10. The flexible flat cable of claim 6, wherein the plated layer is formed from tin or a tin alloy plated on the flat conductor by a heat treatment.

Description:

CROSS-REFERENCE TO RELATED APPLICATIONS

This application claims priority from Japanese Patent Application No. 2008-075365 filed on Mar. 24, 2008; the entire contents of which are incorporated herein by reference.

BACKGROUND OF THE INVENTION

1. Field of the Invention

Materials and devices consistent with the present invention relate to plated flat conductors and flexible flat cables therewith applied to electronic devices.

2. Description of the Related Art

Compact electronic devices such as mobile phones, digital cameras, CD players, ink-jet printers and the like require compact and flexible wiring means. Flexible flat cables are frequently used for such purposes. A flexible flat cable is generally provided with a plurality of flat conductors arranged in parallel and covered with thin insulator films. Ends of the flat conductors are led out of the insulator films, and these ends are applied to electrical connections. For the purpose of reduction of electrical contact resistance and/or improvement of quality of soldering, the flat conductors are often subject to tinning (plating with pure tin or any tin alloy).

Although it is desired to avoid the use of lead in view of environmental protection, tin and tin alloys free from lead are known to cause growth of a “crystal whisker” (or “whisker” in short, which is a single crystal grown in a filamentary form) therefrom during use after production. The whiskers can grow in a very long form (100 μm or longer, for example) relative to distances among conductors in such down-sized electronic devices. If whiskers grow from plated flat conductors embedded in a flexible flat cable, some problems, such as short circuits, for example, may occur.

SUMMARY OF THE INVENTION

Certain exemplary embodiments of the present invention provide a plated flat conductor and a flexible flat cable therewith, which suppress growth of a whisker while a conductor therein is plated with tin or a tin alloy.

According to an exemplary embodiment of the present invention, a plated flat conductor includes a flat conductor of copper or a copper alloy; and a plated layer formed on a surface of the flat conductor. The plated layer includes a first intermetallic compound layer of Cu3Sn on the surface of the flat conductor, a second intermetallic compound layer of Cu6Sn5 formed on the first intermetallic compound, and a superficial layer formed on the second intermetallic compound layer. The superficial layer is a plating material of pure tin or a tin alloy and has an average thickness from about 0.3 μm to 1.0 μm and a maximum thickness of about 1.0 μm or less. A volume ratio of the second intermetallic compound layer to the first intermetallic compound layer is about 1.5 or more.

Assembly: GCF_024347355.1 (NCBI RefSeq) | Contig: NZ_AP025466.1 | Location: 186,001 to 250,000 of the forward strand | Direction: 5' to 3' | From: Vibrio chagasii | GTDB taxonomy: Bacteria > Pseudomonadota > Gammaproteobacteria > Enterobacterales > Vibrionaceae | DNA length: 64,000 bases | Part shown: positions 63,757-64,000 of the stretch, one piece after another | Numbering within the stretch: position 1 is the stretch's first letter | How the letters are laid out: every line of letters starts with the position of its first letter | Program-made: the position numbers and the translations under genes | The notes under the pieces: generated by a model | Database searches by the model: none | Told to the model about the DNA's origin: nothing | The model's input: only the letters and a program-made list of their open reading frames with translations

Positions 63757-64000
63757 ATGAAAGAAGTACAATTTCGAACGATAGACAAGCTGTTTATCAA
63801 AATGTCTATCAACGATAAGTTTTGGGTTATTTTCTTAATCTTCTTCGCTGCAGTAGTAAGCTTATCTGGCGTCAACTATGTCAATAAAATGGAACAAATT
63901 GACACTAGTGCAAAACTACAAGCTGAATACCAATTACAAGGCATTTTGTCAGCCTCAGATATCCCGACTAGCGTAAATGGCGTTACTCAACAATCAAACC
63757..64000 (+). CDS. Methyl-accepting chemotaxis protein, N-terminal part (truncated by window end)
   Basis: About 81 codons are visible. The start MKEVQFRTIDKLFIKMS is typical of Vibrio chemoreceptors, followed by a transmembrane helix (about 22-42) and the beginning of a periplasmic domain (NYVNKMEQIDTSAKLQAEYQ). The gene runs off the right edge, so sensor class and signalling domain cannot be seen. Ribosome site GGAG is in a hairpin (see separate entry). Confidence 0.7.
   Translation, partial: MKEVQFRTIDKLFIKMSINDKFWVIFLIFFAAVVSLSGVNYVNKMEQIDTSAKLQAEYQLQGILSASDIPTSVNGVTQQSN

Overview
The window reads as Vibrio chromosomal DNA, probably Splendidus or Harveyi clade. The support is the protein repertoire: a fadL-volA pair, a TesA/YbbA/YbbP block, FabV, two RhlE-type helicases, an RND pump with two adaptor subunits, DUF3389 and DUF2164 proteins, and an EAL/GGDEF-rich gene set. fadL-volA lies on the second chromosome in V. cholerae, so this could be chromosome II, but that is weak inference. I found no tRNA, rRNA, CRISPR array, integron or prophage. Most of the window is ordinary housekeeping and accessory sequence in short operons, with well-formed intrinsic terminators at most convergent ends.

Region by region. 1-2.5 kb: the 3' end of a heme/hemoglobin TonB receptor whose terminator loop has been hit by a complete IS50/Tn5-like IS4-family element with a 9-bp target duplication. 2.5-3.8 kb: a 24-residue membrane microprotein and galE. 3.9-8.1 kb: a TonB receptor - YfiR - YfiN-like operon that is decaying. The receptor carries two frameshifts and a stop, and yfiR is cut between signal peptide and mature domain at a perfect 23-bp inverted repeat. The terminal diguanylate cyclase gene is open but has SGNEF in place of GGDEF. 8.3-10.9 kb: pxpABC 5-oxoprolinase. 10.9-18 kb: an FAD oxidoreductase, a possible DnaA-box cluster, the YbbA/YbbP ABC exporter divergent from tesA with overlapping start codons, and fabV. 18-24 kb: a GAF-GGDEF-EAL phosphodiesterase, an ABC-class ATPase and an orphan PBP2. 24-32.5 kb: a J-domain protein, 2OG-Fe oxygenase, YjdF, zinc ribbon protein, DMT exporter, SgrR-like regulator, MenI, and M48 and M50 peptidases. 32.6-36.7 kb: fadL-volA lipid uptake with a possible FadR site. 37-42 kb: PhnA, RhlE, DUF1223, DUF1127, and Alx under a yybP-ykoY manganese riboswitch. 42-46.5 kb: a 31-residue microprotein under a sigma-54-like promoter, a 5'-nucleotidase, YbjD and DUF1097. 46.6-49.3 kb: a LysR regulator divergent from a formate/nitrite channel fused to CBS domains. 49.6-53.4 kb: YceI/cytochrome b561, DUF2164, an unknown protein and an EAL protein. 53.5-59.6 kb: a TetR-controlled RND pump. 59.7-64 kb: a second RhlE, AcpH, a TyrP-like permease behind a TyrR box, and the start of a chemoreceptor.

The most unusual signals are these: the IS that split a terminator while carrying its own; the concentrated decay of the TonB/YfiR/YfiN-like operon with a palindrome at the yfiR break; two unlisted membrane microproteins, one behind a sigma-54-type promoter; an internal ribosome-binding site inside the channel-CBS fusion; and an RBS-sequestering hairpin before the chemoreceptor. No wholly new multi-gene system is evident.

According to a second exemplary embodiment of the present invention, a flexible flat cable includes a plurality of plated flat conductors of the first exemplary embodiment and an insulator film covering the conductors.

BRIEF DESCRIPTION OF THE DRAWINGS

FIG. 1 is a cross sectional view of a plated flat conductor in accordance with an exemplary embodiment of the present invention; and

FIG. 2 is an elevational perspective view of a flexible flat cable in accordance with an exemplary embodiment of the present invention.

DETAILED DESCRIPTION OF THE EXEMPLARY EMBODIMENTS

An exemplary embodiment of the present invention will be described hereinafter with reference to the appended drawings.

To produce a plated flat conductor 1 shown in FIG. 1, a copper wire produced by a drawing process from a copper ingot may be used. However, instead of copper, any of copper alloys such as phosphor bronze may be applied thereto. The copper wire is produced to have an applicable dimension, such as 0.8 mm in diameter for example.

The copper wire is plated with pure tin or any tin alloy selected from the group of tin-copper alloys, tin-silver alloys, and tin-bismuth alloys. This plating may be executed by, but not limited to, an ordinary tin electrolytic plating method. By regulating current density, time, and any other conditions, the thickness of the plated layer can be appropriately regulated in view of a thickness desired for an intermediate product just after rolling, while an example of the thickness is 10 μm.